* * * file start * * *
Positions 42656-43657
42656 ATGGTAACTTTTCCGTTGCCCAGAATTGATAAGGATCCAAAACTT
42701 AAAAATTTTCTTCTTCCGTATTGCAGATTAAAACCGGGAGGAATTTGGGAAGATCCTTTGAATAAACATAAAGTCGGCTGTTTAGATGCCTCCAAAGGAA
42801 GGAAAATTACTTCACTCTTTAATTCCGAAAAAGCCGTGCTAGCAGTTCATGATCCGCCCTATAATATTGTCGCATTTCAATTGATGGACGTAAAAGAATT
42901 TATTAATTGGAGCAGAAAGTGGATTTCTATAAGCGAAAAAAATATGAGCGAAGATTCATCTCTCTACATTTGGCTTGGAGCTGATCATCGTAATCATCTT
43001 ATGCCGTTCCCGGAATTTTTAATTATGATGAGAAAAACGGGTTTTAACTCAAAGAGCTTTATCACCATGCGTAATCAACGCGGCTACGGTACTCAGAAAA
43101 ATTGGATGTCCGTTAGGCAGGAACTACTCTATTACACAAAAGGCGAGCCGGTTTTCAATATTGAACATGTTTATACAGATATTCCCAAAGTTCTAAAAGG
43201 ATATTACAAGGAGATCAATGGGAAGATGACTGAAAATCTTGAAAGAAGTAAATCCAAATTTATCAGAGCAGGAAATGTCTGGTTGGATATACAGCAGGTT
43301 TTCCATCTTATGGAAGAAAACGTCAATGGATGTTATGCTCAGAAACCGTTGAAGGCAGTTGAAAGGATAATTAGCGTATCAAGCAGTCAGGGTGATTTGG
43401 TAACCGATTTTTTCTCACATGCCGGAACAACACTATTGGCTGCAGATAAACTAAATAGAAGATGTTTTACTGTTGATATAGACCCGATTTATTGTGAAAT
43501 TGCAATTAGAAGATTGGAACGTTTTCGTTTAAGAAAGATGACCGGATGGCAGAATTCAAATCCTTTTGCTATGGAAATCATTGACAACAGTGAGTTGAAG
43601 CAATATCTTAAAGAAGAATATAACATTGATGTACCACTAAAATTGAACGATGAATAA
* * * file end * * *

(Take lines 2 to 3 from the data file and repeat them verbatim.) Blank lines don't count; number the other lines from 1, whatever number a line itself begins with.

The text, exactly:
42656 ATGGTAACTTTTCCGTTGCCCAGAATTGATAAGGATCCAAAACTT
42701 AAAAATTTTCTTCTTCCGTATTGCAGATTAAAACCGGGAGGAATTTGGGAAGATCCTTTGAATAAACATAAAGTCGGCTGTTTAGATGCCTCCAAAGGAA